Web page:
Has political correctness gone too far?

The debate over whether or not there is a place for political correctness in modern society is not always black and white.

  • Political correctness is often seen as a debate between two extremes, but there are nuances in the middle of the spectrum. Is there such a thing as being too PC, and if so, where is that line?
  • While philosopher Slavoj Žižek, comedian Lewis Black, and actor Jeff Garlin acknowledge that some topics can be hurtful or even oppressive and should thus be approached with "good taste and self-restraint," they also argue that PC culture has tipped the scales far beyond being balanced. "If we continue to move in that direction," says Black, "then we're going to be living between uptight and stupid and there'll be no in between."
  • Simultaneously, others—including Paul F. Tompkins, Jim Gaffigan, and Martin Amis—argue that political correctness aims to change things for the better, especially for groups who have been marginalized and discriminated against, and that not being sexist and racist, for example, is not actually a heavy lift. "The fact of the matter is these people are the people of today and you might be a person of yesterday if you can't adjust and you can't be in tune with what people think is funny anymore," says Tompkins.

Working for Harvey Weinstein was a 'brutal experience'

In 1998, former New Yorker editor Tina Brown went into business with Harvey Weinstein. That was a colossal mistake.

  • Tina Brown was never sexually harassed by Harvey Weinstein, however in 1998, she began a business partnership with Weinstein founding a new magazine following her success rebooting The New Yorker.
  • She describes the experience as a "colossal mistake" and Weinstein as a brutal bully who abused and humiliated his staff and left Brown shell-shocked. The venture was dropped, and Brown's regret is that she didn't pull the plug as soon as she learned what Weinstein was like behind closed doors.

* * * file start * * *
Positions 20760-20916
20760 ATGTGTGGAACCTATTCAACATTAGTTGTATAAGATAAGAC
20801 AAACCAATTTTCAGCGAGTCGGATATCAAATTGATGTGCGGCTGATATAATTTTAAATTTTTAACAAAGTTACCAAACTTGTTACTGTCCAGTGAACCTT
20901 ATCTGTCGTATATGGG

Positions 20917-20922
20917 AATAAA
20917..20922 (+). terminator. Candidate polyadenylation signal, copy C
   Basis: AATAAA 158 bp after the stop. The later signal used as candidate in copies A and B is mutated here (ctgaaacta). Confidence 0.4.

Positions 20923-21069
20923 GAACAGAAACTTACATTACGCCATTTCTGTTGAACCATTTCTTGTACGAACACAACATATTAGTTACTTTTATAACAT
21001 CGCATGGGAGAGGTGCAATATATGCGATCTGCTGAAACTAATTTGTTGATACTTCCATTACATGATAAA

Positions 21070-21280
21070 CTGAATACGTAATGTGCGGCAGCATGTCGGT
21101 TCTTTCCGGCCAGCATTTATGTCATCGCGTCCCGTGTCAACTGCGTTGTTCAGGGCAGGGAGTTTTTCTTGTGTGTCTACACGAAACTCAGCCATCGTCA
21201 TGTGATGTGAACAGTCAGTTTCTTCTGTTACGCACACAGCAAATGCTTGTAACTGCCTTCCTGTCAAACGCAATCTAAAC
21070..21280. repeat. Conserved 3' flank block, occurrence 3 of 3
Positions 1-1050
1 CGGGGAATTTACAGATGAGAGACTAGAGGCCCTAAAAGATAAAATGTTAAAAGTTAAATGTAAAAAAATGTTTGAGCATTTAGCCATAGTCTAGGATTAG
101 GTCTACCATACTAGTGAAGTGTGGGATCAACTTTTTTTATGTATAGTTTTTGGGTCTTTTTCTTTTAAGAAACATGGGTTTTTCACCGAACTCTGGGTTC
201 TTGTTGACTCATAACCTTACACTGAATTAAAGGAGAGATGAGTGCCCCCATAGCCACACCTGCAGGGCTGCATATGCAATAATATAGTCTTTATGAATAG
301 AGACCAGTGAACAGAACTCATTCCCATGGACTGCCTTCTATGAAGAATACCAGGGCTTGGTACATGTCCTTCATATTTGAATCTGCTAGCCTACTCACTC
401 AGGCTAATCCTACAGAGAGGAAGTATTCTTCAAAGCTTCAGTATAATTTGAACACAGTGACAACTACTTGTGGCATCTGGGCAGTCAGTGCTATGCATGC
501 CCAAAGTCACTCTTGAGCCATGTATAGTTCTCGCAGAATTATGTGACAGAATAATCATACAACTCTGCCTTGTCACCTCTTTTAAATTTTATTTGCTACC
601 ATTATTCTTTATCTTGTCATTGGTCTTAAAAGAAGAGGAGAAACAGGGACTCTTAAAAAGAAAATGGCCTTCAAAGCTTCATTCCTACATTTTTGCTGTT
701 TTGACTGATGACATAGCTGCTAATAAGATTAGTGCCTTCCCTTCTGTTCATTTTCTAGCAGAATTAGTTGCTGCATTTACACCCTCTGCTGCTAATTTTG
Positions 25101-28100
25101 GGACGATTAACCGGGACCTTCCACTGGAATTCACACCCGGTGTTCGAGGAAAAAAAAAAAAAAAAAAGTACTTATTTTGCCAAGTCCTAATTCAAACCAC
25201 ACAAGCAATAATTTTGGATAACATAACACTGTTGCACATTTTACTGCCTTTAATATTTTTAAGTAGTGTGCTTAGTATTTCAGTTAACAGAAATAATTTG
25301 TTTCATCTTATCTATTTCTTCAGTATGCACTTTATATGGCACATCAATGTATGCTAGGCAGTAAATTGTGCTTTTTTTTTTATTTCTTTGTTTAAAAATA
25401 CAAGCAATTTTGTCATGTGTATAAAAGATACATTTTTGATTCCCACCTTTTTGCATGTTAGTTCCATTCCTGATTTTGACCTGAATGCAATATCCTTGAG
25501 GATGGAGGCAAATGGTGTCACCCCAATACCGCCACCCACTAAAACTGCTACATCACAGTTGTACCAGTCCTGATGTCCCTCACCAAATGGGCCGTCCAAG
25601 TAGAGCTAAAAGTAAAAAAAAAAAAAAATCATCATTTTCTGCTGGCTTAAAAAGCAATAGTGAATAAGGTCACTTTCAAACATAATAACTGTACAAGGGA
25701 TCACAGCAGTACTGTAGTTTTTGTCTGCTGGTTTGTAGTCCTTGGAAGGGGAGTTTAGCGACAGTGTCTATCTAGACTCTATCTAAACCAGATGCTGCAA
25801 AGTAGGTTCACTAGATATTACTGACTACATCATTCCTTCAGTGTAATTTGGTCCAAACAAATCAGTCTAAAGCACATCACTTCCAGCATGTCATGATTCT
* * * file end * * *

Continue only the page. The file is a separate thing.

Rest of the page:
• Before you get into business with anyone, get to know who they are, advises Brown. Make phone calls to people who have worked with them in the past, and draw a line in the sand so you do not become roped into a bully's world.
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Grownup bullies might literally have less brains

A study reveals these brains exhibit less cortical surface area and gray matter.

Image source: Lopolo/Roman Samborskyi/Jozafephotographer/Shutterstock/Big Think
  • A study finds grownup bullies' brains exhibit a smaller cortical surface area and less thickness in their gray matter.
  • Bullies' executive function, motivation, and control of affect are likely affected.
  • The adult brains of adolescent bullies who've outgrown antisocial behavior don't exhibit the same shortcomings.
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Losing sleep over rude colleagues? Build a 'psychological buffer.'

Your co-workers could be causing your insomnia.

  • A new study has shown the reasons why incivility at work causes sleep problems such as insomnia.
  • Negative health problems associated with workplace stress include cardiovascular disease, negative mood, and increased blood pressure.
  • The researchers suggest creating a "psychological buffer" between you and your workplace through a variety of techniques.
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Why the 'alpha male' stereotype is wrong

Big and strong? That's not what makes an alpha male, says primatolgist Frans de Waal.

  • The cultural notion of an alpha male as a strong, mean aggressor is rampant but wrong. The reality is more complex.
  • Frans de Waal notes two types of alpha males: Bullies and leaders. In chimpanzee society, the former terrorizes the group while the latter mediates conflict.
  • The reign of alpha male bullies usually ends poorly in the wild. Chimpanzee bullies get expelled or even killed by their group, while leader alphas are somewhat democratically kept in power, sometimes for as long as 12 years.
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